Reville v. Reville

Annotate this Case

289 A.2d 695 (1972)

William A. REVILLE v. Eleanor M. REVILLE.

Supreme Judicial Court of Maine.

April 12, 1972.

*696 Daviau & Geller, by Jerome G. Daviau, Waterville, for plaintiff.

Marden, Dubord, Bernier & Chandler, by Donald H. Marden, Waterville, for defendant.


WERNICK, Justice.

Plaintiff, William A. Reville, on July 29, 1970, instituted a proceeding for divorce in the District Court of District Seven, Division of Northern Kennebec. Defendant filed a counter-claim for divorce but subsequently declined to press it. After hearing on plaintiff's complaint, on October 23, 1970 the Court adjudicated a divorce in favor of plaintiff on the ground of defendant's "gross and confirmed habits of intoxication from the use of intoxicating liquors." 19 M.R.S.A. § 691.

Since there was absent any consent by the plaintiff to whom the divorce had been granted for the payment to defendant of support or permanent alimony, defendant was deprived of an award of such support or permanent alimony. 19 M.R.S.A. § 721; Henderson v. Henderson, 64 Me. 419 (1875); Stratton v. Stratton, 77 Me. 373 (1885); Luques v. Luques, 127 Me. 356, 143 A. 263 (1928); and Wilson v. Wilson, 140 Me. 250, 36 A.2d 774 (1944).

Defendant appealed from the District Court judgment to the Superior Court in whichunder subdivision (c) of Rule 73, of the Maine District Court Civil Rules an appeal in a domestic relations action is subject to the provisions of subdivision (a) of said Rule 73 limiting review to questions of law only and

"[a]ny findings of fact of the District Court shall not be set aside unless clearly erroneous."

Pursuant to its power under aforesaid Rule 73(c) the Superior Court affirmed, in whole, the judgment of the District Court.

Defendant appealed from the judgment of the Superior Court to this Court.

As her sole ground of appeal to this Court defendant makes the following contention. She says that the evidence before the District Court, as brought forward into the Superior Court, provides "reasonable ground to believe" that the defendant was the victim of a disease, identifiable as the disease of "alcoholism". On this basis, defendant maintains that the application to the facts of this case of the statutory ground of divorce, "gross and confirmed habits of intoxication from the use of intoxicating liquors", is an unconstitutional application of the statute. The application *697 is said to be in violation of the due process clause of the Fourteenth Amendment of the Federal Constitution because it adjudicates a diseasea condition over which, once it has supervened, defendant lacks power of control by her willas the basis for depriving defendant not only of her status as a married woman but also of her property rights in the form of continuing support or permanent alimony as payable by the plaintiff (regardless of the continuance or cessation of the marital status).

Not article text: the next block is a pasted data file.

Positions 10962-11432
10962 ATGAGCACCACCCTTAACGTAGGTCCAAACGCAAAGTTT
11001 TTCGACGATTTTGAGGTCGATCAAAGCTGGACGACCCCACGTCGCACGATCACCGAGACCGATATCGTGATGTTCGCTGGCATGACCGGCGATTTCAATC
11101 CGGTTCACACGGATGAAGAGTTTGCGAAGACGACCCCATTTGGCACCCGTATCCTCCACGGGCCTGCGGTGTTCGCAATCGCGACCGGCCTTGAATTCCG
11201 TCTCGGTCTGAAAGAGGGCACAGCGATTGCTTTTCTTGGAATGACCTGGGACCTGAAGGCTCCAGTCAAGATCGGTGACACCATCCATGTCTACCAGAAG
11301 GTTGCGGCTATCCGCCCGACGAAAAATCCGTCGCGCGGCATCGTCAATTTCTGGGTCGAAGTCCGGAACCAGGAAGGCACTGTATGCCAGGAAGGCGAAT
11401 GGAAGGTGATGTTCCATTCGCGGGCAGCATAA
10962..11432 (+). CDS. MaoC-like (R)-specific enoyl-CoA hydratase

This claim of an unconstitutional application of 19 M.R.S.A. § 691in conjunction with 19 M.R.S.A. § 721 and the judicial decisions thereunder declaring the Court's lack of power to award permanent alimony to a woman without the consent of her husband who has been awarded a divorce upon the grounds of her "gross and confirmed habits of intoxication from the use of intoxicating liquors"has been raised for the first time in the appeal to this Court.

The constitutional issue was not raised in the District Court. The District Court, therefore, had not been alerted to the need that it make appropriate findings of fact on critical aspects of the issue; and no such findings were made as a part of the record in the District Court.

Furthermore, the constitutional issue was not raised in the appeal to the Superior Court to alert the Justice in the Superior Court to the need for appropriate factual findings such that he might have seen fit to remit the case to the District Court for further proceedings to allow critical findings of factpursuant to his powers under Rule 73(c) of the Maine District Court Civil Rules.

For this reason, the constitutional issue which defendant seeks to raise before this Court must be held to be foreclosed to defendant, and the appeal must be denied.

The general rule governing proper appellate procedure is that a party who seeks to raise an issue for the first time at the appellate level is held, in legal effect, to have "waived" the issue insofar as he utilizes it to attack a judgment already entered and from which an appeal is taken; therefore, appellate review will be denied to such question. Frost v. Lucey, Me., 231 A.2d 441 (1967). This principle is controlling notwithstanding that the issue pertains to an alleged violation of the Constitution of the United States. Younie v. State, Me., 281 A.2d 446 (1971).